Over 20 Senators Join as Original Cosponsors to Resolution Calling for Proper U.S. Reaffirmation of Armenian Genocide

March 14, 2007

WASHINGTON, DC – The Armenian National Committee of America (ANCA) welcomed the introduction today of the Armenian Genocide Resolution in the U.S. Senate by Assistant Majority Leader Dick Durbin (D-IL) and Senator John Ensign (R-NV). The measure is similar to the House Armenian Genocide resolution (H.Res.106), introduced by Representatives Adam Schiff (D-CA), George Radanovich (R-CA), and Congressional Armenian Caucus Co-Chairs Frank Pallone (D-NJ) and Joe Knollenberg (R-MI), which currently has over 180 cosponsors.

In introducing the measure, Assistant Majority Leader Durbin noted, “We must honor those who died in the Armenian Genocide by recognizing their suffering and by dedicating ourselves to preventing human suffering and tragedy in the future. It is important and long past time that the United States speak with appropriate clarity on this historical fact.”

Sen. John Ensign added that “The murder and torture of the Armenian people was undeniably genocide, and we must recognize this terrible reality. We are a nation that embraces freedom and justice, and we have a responsibility to uphold these values in order to not repeat the mistakes of the past. This important resolution officially recognizes history and the truth of the crime of genocide perpetuated against the Armenians.”

“We appreciate the leadership of Richard Durbin and John Ensign and value the strong support of their Senate colleagues for the introduction today of this anti-genocide legislation,” said Aram Hamparian, Executive Director of the ANCA. “Armenian Americans around the nation are joined by all those devoted to ending the cycle of genocide in looking forward to the early adoption of the
Armenian Genocide Resolution.”

Joining Senators Durbin and Ensign as original cosponsors of the Armenian Genocide resolution are Senators Wayne Allard (R-CO), Barbara Boxer (D-CA), Sherrod Brown (D-OH), Norm Coleman (R-MN), Susan Collins (R-ME), Christopher Dodd (D-CT), Elizabeth Dole (R-NC), Russell Feingold (D-WI), Dianne Feinstein (D-CA), Edward Kennedy (D-MA), John Kerry (D-MA), Amy Klobuchar (D-MN), Frank Lautenberg (D-NJ), Joseph Lieberman (I-CT), Barbara Mikulski (D-MD), Robert Menendez (D-NJ), Jack Reed (D-RI), Charles Schumer (D-NY), Olympia Snowe (R-ME), Debbie Stabenow (D-MI), John Sununu (R-NH), and Sheldon Whitehouse (D-RI).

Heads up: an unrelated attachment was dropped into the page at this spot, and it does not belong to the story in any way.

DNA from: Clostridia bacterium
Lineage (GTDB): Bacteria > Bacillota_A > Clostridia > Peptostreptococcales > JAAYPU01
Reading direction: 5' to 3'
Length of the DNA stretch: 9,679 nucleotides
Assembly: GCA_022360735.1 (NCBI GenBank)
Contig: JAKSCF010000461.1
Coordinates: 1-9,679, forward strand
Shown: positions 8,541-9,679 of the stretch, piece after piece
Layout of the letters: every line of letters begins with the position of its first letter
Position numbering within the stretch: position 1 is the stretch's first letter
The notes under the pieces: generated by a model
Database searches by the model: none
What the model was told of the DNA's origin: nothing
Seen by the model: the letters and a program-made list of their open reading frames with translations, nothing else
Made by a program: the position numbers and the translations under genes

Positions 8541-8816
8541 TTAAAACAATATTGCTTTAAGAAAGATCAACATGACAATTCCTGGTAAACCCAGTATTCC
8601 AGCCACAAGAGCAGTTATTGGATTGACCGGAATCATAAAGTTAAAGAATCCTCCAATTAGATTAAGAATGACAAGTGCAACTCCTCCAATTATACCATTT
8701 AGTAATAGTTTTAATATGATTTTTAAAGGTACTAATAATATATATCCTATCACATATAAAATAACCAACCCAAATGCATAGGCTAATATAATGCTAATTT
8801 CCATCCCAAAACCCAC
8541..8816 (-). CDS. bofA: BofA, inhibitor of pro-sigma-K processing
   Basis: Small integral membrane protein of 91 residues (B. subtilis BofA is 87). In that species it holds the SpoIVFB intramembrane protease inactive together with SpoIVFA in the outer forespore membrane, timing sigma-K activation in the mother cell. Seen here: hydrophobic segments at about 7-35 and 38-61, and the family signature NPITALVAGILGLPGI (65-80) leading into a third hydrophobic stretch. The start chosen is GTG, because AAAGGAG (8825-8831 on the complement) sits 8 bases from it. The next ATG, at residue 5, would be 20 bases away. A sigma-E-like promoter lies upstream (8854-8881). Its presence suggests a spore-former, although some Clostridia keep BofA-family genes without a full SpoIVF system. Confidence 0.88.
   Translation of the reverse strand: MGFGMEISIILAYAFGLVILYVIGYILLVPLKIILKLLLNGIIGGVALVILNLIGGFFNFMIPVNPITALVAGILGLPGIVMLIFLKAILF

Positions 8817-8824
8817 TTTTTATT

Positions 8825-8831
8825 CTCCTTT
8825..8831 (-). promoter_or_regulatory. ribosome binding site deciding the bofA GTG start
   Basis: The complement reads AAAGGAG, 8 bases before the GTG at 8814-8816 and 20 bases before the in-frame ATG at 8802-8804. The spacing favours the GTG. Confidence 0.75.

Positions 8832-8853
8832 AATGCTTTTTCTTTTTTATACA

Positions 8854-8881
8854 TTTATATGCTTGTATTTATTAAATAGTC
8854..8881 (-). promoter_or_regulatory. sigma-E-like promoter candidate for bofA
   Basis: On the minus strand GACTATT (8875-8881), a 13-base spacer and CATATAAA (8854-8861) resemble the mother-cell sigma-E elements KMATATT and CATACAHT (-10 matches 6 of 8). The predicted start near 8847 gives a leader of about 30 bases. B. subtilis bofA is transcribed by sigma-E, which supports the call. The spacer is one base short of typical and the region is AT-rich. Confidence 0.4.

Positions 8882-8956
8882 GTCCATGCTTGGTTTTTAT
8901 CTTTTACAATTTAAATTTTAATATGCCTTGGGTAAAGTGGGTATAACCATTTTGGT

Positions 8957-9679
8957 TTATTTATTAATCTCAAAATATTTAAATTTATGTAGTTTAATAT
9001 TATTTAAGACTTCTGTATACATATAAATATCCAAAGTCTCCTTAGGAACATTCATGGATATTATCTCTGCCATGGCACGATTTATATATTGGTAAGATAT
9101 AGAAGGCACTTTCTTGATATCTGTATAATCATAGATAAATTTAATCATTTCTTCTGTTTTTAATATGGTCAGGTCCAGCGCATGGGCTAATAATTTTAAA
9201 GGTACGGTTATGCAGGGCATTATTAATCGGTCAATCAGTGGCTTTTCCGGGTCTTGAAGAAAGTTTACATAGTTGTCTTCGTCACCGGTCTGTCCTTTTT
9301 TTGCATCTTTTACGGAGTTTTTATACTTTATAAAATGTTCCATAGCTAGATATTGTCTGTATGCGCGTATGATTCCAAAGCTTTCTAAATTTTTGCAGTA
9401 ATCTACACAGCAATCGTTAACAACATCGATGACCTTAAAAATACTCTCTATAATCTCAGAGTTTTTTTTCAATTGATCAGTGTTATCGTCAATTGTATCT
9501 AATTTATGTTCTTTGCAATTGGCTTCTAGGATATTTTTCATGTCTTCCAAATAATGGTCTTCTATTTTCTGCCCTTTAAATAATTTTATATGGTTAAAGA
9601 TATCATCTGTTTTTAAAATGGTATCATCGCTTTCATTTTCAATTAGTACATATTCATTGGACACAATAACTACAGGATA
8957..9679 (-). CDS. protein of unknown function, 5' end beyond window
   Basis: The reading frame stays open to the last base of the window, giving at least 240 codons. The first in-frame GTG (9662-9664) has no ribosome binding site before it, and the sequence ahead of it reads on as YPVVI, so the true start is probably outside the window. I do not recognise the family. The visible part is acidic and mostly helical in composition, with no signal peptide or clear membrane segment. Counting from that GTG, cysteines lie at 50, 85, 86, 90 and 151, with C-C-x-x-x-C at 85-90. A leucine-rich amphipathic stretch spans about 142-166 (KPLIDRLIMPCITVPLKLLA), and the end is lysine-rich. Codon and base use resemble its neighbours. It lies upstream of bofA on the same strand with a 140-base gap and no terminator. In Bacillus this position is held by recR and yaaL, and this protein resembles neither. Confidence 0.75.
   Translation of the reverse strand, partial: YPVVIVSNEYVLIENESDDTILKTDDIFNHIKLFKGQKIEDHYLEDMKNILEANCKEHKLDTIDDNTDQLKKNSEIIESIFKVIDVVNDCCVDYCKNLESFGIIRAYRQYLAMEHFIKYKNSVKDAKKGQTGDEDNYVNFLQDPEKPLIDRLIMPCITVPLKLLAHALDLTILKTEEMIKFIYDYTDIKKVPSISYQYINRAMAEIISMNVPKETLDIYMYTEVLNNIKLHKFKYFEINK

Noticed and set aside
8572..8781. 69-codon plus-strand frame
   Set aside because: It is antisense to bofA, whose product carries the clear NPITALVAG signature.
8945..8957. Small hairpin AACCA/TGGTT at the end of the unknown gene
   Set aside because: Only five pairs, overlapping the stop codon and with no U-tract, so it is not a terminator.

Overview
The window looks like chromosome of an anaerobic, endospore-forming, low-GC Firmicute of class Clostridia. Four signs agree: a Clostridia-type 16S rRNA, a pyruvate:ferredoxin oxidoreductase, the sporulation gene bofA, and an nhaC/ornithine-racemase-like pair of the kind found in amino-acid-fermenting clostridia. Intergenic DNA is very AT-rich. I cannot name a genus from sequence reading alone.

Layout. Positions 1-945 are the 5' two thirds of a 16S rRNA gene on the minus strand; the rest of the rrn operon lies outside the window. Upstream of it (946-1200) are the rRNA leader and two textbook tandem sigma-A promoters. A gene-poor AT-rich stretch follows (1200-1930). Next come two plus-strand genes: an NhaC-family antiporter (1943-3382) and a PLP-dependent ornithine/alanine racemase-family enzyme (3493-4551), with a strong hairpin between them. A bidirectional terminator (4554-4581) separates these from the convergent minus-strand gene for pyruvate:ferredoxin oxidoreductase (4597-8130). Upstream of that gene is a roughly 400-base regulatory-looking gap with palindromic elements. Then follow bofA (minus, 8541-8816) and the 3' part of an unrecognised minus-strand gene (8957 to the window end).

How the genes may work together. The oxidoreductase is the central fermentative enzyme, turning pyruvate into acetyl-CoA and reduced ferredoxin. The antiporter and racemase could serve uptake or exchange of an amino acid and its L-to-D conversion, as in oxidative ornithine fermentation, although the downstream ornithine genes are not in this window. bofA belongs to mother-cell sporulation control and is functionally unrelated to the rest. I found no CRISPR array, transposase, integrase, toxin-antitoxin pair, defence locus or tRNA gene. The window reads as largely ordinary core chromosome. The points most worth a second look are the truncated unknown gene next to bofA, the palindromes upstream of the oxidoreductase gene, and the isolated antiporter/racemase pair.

Sen. Schumer, in a statement released following the introduction of the resolution, noted that “The Administration’s insistence on turning a blind eye to tragedy and arguing semantics when it comes to officially recognizing the Armenian genocide is morally incomprehensibly and lends itself to revisionist history. Genocide can not be neatly swept under the carpet, and this resolution will force the President to make a simple and unequivocal declaration that the Ottoman’s actions were tantamount to genocide. In order for justice to prevail, for progress to be realized and genuine reconciliation to be possible, there must first be recognition of the facts of history.”

The resolution calls upon the President “to ensure that the foreign policy of the United States reflects appropriate understanding and sensitivity concerning issues related to human rights, ethnic cleansing, and genocide documented in the United States record relating to the Armenian Genocide.” The resolution includes thirty detailed findings from past U.S. hearings, resolutions and Presidential statements on the Armenian Genocide from 1916 through the present, as well as references to statements by international bodies and organizations.

The full text of the Senate resolution is included below.


Text of Senate Armenian Genocide Resolution
Introduced by Assistant Majority Leader Richard Durbin (D-IL)
and Sen. John Ensign (R-NV)


Calling on the President to ensure that the foreign policy of the United States reflects appropriate understanding and sensitivity concerning issues related to human rights, ethnic cleansing, and genocide documented in the United States record relating to the Armenian Genocide .

Whereas the Armenian Genocide was conceived and carried out by the Ottoman Empire from 1915 to 1923, resulting in the deportation of nearly 2,000,000 Armenians, of whom 1,500,000 men, women, and children were killed, 500,000 survivors were expelled from their homes, and which succeeded in the elimination of more than 2,500-year presence of Armenians in their historic homeland;

Whereas, on May 24, 1915, the Allied Powers issued the joint statement of England, France, and Russia that explicitly charged, for the first time ever, another government of committing `a crime against humanity’;

Whereas that joint statement stated `the Allied Governments announce publicly to the Sublime Porte that they will hold personally responsible for these crimes all members of the Ottoman Government, as well as those of their agents who are implicated in such massacres’;

Whereas the post-World War I Turkish Government indicted the top leaders involved in the `organization and execution’ of the Armenian Genocide and in the `massacre and destruction of the Armenians’;